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Russia withdraws submarines from Crimean base over fears of long-range missile attacks from Ukraine

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Ukrainian soldiers with a captured Russian tank in Kharkiv, Ukraine, yesterday. Photo: Reuters/Sofiia Gatilova

Ukrainian soldiers with a captured Russian tank in Kharkiv, Ukraine, yesterday. Photo: Reuters/Sofiia Gatilova

Ukrainian soldiers with a captured Russian tank in Kharkiv, Ukraine, yesterday. Photo: Reuters/Sofiia Gatilova

Russia is believed to have withdrawn its potent attack submarines from their home port in Crimea over fears they are prone to long-range Ukrainian air strikes, British intelligence has said.

Sightings of Kilo-class submarines were once a regular thing at the port of Sevastopol, the capital of the peninsula that was annexed by Moscow in 2014.

Now, British military officials think the boats have been relocated to Novorossiysk.

Yesterday, the Ministry of Defence said: “The command of Russia’s Black Sea Fleet has almost certainly relocated its Kilo-class submarines from their home port of Sevastopol in Crimea to Novorossiysk in Krasnodar Krai, southern Russia

“This is highly likely to be due to the recent change in the local security threat level in the face of increased Ukrainian long-range strike capability.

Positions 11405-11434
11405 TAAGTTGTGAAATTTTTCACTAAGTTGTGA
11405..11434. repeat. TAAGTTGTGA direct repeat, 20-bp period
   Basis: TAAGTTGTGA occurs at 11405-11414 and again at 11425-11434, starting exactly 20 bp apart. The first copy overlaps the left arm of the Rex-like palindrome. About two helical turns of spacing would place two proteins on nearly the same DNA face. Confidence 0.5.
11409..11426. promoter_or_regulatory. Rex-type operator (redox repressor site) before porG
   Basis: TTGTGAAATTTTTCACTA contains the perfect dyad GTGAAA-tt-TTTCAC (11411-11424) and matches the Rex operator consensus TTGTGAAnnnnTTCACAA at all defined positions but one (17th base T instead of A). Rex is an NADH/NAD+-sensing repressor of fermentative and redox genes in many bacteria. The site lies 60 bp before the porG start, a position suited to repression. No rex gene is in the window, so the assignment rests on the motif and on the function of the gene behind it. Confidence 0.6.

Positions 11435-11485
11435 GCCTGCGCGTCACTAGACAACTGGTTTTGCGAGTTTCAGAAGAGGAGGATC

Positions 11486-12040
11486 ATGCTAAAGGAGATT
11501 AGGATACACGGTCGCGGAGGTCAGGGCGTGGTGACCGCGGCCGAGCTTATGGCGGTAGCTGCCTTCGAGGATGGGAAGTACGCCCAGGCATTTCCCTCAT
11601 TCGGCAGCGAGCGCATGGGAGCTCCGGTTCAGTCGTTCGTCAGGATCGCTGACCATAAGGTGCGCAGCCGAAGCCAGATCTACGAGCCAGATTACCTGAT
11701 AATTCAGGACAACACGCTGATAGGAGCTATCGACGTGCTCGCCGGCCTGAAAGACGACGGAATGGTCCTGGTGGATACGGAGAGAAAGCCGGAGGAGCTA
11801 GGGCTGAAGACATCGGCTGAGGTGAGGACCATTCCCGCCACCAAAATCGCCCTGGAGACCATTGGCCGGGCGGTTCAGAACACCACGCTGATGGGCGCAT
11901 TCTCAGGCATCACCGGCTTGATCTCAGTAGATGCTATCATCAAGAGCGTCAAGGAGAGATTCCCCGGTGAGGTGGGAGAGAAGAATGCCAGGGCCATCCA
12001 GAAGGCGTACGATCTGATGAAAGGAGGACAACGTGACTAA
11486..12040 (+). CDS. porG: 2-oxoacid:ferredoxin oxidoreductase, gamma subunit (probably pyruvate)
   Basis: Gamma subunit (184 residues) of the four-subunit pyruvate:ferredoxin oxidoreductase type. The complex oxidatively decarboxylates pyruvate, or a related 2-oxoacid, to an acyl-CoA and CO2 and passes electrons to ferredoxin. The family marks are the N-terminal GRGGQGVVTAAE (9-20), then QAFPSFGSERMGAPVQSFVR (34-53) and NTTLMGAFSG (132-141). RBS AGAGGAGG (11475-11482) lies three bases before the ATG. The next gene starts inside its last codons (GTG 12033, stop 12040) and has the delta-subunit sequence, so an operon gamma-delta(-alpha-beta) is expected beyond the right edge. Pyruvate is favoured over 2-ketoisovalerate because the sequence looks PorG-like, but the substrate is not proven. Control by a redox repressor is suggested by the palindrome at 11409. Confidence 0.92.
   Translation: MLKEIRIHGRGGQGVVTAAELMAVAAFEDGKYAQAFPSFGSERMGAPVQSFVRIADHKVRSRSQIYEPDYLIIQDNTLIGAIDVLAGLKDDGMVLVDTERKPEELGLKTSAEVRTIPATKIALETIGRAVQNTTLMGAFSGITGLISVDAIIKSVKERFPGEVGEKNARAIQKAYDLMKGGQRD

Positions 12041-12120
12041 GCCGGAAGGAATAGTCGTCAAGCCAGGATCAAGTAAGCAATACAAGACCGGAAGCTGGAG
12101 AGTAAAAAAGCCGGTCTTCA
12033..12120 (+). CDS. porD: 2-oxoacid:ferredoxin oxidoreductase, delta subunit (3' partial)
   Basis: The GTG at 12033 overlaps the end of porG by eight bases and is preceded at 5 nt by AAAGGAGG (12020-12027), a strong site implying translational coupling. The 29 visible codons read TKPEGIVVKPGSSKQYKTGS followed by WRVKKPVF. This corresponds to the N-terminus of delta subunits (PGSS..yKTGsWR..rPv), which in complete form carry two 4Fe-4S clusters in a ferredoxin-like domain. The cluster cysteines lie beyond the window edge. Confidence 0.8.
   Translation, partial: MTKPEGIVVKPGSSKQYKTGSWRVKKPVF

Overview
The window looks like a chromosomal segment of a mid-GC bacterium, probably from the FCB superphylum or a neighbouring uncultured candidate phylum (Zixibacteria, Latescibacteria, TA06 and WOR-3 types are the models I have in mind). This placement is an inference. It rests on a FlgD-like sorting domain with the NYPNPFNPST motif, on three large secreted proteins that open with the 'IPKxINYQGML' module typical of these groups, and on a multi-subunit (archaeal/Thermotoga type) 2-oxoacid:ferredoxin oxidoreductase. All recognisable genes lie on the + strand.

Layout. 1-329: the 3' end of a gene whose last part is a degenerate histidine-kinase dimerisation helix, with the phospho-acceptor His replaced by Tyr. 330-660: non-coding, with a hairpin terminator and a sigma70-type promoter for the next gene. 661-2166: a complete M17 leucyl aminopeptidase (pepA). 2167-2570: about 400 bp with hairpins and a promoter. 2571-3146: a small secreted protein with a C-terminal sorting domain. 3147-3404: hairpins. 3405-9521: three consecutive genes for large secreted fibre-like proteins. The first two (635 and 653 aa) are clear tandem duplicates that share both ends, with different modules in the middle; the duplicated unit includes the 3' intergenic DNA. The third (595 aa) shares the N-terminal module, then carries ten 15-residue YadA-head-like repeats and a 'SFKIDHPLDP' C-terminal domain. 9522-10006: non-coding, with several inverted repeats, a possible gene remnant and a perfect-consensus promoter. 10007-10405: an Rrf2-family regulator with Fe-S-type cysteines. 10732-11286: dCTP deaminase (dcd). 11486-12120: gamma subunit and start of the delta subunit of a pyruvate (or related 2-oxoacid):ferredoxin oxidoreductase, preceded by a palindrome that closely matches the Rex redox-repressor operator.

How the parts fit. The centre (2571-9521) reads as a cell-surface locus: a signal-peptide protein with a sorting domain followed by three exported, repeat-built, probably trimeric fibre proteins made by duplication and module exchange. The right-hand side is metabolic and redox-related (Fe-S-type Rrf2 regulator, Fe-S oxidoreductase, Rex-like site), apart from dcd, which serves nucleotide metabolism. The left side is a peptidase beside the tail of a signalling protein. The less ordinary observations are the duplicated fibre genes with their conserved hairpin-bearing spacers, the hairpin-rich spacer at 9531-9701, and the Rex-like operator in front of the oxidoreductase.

"In the past two months, the fleet headquarters and its main naval aviation airfield have been attacked.

“Guaranteeing the Black Sea Fleet’s Crimea basing was probably one of Russian president Vladimir Putin’s motivations for annexing the peninsula in 2014.

"Base security has now been directly undermined by Russia’s continued aggression against Ukraine.”

Early in the war, the Russian navy’s four diesel-electric Kilo-class submarines were deployed close to the Black Sea port of Odesa and often used to fire Kalibr cruise missiles at targets on land.

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However, recent long-range attacks, most probably carried out by Ukrainian special forces and pro-Kyiv partisans, have unnerved Russian commanders over the safety of their military assets stationed in Crimea.

Sevastopol was the main base of the Black Sea Fleet in Soviet times but Novorossiysk, about 200km east in Krasnodar Krai, was always a back-up.

Plans to upgrade the facilities at Novorossiysk slowed after Moscow agreed Crimea access and basing rights with Kyiv following Ukraine’s independence from the Soviet Union in 1991. It was not until 2005 that serious upgrades began.

The base is optimised for surface vessels, meaning a lot of infrastructure will need to be built to accommodate the Kilo-class submarines.

As well as refuelling and other facilities, the submarines will need specially built areas to hold and load weapons to boats, a process that could take years to complete.

Meanwhile, Ukraine’s tank forces appeared to be close to receiving new hardware after Slovenia agreed to send 28 M55 self-propelled howitzers to Kyiv.

The plan will see Germany sending equipment to Slovenia in exchange for its guns being sent to Ukraine.

Telegraph Media Group Limited [2022]


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